This reminds me of the movie "Crash" with underlying theme that we all have filters through which we see things and draw different conclusions. Another great, great architect whose work I highly admire is Louis Kahn. He taught at my alma mater, Penn. Louis Kahn had marital woes and financial problems that actually exceeded that of Frank Lloyd Wright. (I must admire the wrong architects.) In grad school and at conferences everyone knew about his personal issues. Those issues in no way distracted or were used by speakers for "humor" or to "lighten up" what we were trying to learn and discuss. We weren't there to study his marital theories, his numerous affairs, illegitimate kids, or his personal financial problems. We were there to discuss and learn about his great ideas and great buildings. The other stuff about Louis Kahn wasn't used to make some kind of humorous point by a speaker, panelist, professor. I cannot imagine that happening in Philadelphia. I was surprised at those remarks by the panelist at the FLWBC Conference even if intended to "lighten up" the discussion. I personally found them misguided and inappropriate especially in light of what has collectively been accomplished by the attendees. This is as good a forum as any to express my thoughts on the matter. Apparently with your and my filters we see things differently which is to be expected and not a big deal.
Last edited by pharding on Fri Oct 26, 2007 9:51 pm, edited 1 time in total.
Paul Harding FAIA Restoration Architect for FLW's 1901 E. Arthur Davenport House, 1941 Lloyd Lewis House, 1952 Glore House | www.harding.com | LinkedIn

JimM
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Post by JimM »

Entertaining indeed, and with due respect to Mr. Hertzberg, this aspect is more interesting than Mr. Kamin's comments, especially since I was not there to have an opinion. I also interchange Wright and Frank; I think the knee-jerk reverential aspect of only using "Mr. Wright" is as ridiculous and as conscious as the revulsion some find in those who use "Frank". I agree with Mr. outside in that it's unimportant what you call him, I think. And as Mr. TnGuy points out, clients were understandably reverential, and calling him "Mr. Wright" was appropriate for them and above criticism. Many he called friends used "Frank", and after all, Mr. Wright (oops!) is/was the only one who should be offended-if at all-on how to be addressed, and obviously we don't have that to consider.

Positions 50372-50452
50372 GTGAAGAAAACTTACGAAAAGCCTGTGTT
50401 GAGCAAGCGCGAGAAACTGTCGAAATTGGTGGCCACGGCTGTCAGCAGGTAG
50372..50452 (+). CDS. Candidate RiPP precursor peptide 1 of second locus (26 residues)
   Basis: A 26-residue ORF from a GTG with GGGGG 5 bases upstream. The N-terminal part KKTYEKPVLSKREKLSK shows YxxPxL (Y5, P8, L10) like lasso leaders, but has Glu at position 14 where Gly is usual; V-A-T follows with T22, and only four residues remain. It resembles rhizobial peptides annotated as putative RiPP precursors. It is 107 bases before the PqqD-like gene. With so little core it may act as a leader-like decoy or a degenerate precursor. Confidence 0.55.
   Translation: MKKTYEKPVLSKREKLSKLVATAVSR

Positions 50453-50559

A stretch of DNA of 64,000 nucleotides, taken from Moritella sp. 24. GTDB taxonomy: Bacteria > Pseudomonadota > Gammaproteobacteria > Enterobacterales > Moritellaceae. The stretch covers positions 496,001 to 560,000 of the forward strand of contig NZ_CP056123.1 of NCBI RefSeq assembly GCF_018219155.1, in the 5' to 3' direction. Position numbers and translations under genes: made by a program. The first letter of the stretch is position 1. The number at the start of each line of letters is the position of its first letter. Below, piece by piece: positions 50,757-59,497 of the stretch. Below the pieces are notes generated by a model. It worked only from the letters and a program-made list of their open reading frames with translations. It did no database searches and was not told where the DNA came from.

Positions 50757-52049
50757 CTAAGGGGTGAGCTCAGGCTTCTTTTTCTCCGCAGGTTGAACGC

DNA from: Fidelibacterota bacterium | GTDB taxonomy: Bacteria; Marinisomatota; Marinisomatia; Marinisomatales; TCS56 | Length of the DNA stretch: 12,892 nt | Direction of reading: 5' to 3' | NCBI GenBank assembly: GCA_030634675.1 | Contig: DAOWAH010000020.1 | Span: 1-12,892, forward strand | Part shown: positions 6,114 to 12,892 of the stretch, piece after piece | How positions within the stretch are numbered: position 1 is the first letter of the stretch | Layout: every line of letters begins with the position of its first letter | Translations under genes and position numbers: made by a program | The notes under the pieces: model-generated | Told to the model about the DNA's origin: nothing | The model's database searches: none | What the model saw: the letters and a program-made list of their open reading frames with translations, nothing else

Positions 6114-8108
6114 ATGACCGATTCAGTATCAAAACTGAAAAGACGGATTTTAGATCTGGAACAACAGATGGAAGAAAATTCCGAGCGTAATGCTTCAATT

Mr. MHOLUBAR should not feel despondent or be chastized for his/her past transgressions, and since Frank has been my bud since I was 14, I will address him as I see fit-and need no one judging my appreciation or respect for Wright's work relative to how I refer to him.

Now, I may agree with Wilber that "Mr. Ed" is a different matter.....

jlesshafft
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Post by jlesshafft »

Here I go again, getting myself in trouble.

I also don't think that "drink the kool-aid" at this point and time in our vernacular really has any reference to Jonestown. According to Wikipedia:

"The idiomatic expression, “drinking the Kool-Aid�, was originally a reference to the Merry Pranksters, a group of people associated with novelist Ken Kesey who, in the early 1960s, travelled around the United States and held events called “Acid Tests�, where LSD-laced Kool-Aid was passed out to the public (LSD was legal at that time). Those who drank the “Kool-Aid� passed the “Acid Test�. “Drinking the Kool-Aid� in that context meant accepting the LSD drug culture, and the Pranksters’ “turned on� point of view. These events were described in Tom Wolfe’s 1968 classic, The Electric Kool-Aid Acid Test.[4]"

The generally accepted definition appears to be:

"drink the Kool-Aid v. To become a firm believer in something; to accept an argument or philosophy wholeheartedly or blindly."